[OT] Education Theory (was Re: Database Design Theory?)
tyler at tylers.org
Wed Nov 9 17:27:14 MST 2005
On 11/09/2005 03:36 PM, Hans Fugal wrote:
> I agree, for myself, but I'd modify it a bit. If there's no
> _motivation_, then learning theory is like memorizing a phonebook. If
> there's motivation (the names and numbers are all the hot girls in your
> high school for example), then it's a different story.
> I was like Ross, and loved 252. I think Ross and I both probably saw
> at least at a subconscious level the application to problem solving a la
> the programming we all love to do.
I agree with that completely - and as I've read through this topic I
realized a few reasons why I may have enjoyed my database class more
than many of the other students who had a hard time with it:
1) I had worked the previous summer as a programmer on an application
that dealt with an Oracle database. I'd had to write basic queries,
design basic tables, etc. I'd seen the design of our production
database and as I went through the class I had something to compare the
theory to. I may not have had a directly practical application
presented as part of the course, but I had one already built in my mind.
2) The teacher was a mathematician and I was a
statistician-in-training. Because of our heavy math backgrounds I think
I was able to understand him a little better than many of the business
students in the class who had been avoiding math for years.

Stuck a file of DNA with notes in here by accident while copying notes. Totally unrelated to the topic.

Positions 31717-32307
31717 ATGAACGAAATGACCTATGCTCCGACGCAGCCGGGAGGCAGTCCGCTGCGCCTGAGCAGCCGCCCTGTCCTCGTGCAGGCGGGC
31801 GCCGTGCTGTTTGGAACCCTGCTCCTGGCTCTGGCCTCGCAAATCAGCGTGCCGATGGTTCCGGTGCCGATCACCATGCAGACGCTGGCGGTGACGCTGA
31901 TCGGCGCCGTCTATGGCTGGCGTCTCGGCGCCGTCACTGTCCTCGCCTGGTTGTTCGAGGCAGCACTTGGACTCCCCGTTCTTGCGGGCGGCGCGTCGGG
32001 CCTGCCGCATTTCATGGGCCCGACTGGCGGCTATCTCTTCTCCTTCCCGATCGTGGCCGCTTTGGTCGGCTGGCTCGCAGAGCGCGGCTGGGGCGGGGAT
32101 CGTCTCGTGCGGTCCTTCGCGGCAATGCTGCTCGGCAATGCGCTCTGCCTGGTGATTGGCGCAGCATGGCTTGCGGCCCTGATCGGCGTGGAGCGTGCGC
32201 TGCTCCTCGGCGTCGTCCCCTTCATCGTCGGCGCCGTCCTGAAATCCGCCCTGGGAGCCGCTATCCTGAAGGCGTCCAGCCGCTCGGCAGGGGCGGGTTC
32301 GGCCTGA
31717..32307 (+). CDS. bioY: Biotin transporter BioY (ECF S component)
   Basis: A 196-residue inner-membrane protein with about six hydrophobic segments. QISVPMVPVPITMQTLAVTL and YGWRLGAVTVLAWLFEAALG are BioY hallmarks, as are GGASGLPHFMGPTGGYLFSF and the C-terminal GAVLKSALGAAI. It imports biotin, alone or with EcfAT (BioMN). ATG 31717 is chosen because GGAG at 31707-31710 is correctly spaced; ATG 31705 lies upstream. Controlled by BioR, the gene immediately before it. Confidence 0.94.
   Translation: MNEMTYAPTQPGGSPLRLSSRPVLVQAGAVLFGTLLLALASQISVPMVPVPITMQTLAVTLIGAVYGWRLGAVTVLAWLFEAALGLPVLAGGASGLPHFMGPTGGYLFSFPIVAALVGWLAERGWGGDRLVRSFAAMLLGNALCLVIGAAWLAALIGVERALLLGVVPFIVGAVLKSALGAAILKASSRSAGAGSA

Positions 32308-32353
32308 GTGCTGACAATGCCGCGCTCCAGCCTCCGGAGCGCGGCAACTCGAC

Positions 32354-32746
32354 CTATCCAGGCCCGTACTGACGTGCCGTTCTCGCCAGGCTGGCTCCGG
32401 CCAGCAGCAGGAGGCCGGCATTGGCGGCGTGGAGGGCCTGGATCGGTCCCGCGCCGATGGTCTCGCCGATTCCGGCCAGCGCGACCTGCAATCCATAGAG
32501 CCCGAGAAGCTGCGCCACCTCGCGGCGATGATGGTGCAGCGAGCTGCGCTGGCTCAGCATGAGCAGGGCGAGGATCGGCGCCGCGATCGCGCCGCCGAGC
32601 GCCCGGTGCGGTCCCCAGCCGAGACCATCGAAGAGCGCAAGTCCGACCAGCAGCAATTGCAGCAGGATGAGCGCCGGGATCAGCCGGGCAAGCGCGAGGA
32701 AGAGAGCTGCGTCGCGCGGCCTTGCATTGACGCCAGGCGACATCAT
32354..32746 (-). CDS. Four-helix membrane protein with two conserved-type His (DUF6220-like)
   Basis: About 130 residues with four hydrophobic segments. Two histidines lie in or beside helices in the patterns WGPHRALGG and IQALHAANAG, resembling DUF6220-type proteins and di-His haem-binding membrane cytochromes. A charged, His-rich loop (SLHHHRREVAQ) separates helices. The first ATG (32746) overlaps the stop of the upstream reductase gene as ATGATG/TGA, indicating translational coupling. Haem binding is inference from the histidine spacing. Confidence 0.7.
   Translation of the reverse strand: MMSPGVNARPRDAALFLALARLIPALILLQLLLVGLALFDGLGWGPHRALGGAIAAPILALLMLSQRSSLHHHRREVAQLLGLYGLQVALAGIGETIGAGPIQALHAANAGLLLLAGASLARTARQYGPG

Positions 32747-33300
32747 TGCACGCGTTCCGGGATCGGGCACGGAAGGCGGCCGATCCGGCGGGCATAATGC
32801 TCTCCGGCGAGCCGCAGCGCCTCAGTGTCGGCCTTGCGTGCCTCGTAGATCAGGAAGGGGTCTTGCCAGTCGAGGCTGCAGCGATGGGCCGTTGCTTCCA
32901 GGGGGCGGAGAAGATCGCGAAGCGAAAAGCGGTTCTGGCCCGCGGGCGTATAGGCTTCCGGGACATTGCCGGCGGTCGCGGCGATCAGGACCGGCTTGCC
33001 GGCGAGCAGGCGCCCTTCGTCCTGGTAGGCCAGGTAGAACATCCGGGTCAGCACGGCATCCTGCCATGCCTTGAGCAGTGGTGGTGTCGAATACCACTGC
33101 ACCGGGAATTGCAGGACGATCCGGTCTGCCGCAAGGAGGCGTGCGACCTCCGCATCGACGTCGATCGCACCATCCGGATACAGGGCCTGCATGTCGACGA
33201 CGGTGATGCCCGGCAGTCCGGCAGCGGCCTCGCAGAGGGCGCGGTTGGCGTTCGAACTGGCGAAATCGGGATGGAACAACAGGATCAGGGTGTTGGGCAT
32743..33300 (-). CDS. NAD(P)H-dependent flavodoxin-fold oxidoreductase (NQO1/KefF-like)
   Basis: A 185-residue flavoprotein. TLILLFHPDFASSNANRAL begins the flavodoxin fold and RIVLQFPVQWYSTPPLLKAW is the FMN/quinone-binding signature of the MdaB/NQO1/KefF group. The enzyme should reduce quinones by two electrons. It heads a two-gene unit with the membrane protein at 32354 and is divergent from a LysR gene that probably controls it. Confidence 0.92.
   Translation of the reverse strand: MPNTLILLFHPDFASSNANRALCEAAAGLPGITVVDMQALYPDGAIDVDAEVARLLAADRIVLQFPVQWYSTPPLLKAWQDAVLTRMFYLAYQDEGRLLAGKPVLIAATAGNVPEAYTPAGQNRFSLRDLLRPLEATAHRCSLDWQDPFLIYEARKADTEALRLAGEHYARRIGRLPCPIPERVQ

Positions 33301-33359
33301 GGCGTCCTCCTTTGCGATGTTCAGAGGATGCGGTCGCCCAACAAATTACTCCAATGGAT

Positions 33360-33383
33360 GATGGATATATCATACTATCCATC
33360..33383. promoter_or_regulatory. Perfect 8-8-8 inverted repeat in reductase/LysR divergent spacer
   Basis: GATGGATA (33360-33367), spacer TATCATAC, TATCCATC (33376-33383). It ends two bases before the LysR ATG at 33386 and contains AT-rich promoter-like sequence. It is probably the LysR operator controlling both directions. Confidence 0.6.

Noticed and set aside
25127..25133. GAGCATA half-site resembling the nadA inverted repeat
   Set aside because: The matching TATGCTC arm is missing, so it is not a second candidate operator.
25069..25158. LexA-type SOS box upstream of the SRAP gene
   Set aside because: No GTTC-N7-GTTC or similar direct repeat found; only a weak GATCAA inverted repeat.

Along the way in my statistics core I took a class on survey sampling
where we were involved with the exit poll for that year. Because of the
amount of work involved with the exit poll, not much theory was taught.
In consequence, I didn't enjoy the class very much and didn't really
learn anything of value. In fact, I sold my textbook on Amazon not too
long ago because I saw no use in keeping it around.
There has to be a balance between theory and practice. Too much theory
and you're not sure why you're doing what you're doing. A math teacher
I once had who loved to go over proofs comes to mind. Too much practice
and it's easy to get bogged down in doing things instead of doing things
well and it's hard to excel in the area. In my case, with the survey
sampling class, it turned an area I was mildly interested in to one that
I had no desire to learn about. I think that is the essence of a good
teacher - one who is able to keep a students interest while teaching him
good theory and mixing in enough practice to make him at least a little
usefull when the class is over. If he's done his job, the prepared
student will want to learn more on his own after the class is over. If
he's failed, the prepared student will sell his book back to the
bookstore in hopes of never encountering the subject again. I say here
prepared student because some students are going to struggle no matter
what the teacher does. Some students are going to lose interest no
matter what the teacher does. But in the ideal combination of prepared
student + good teacher there's a lot that can happen.
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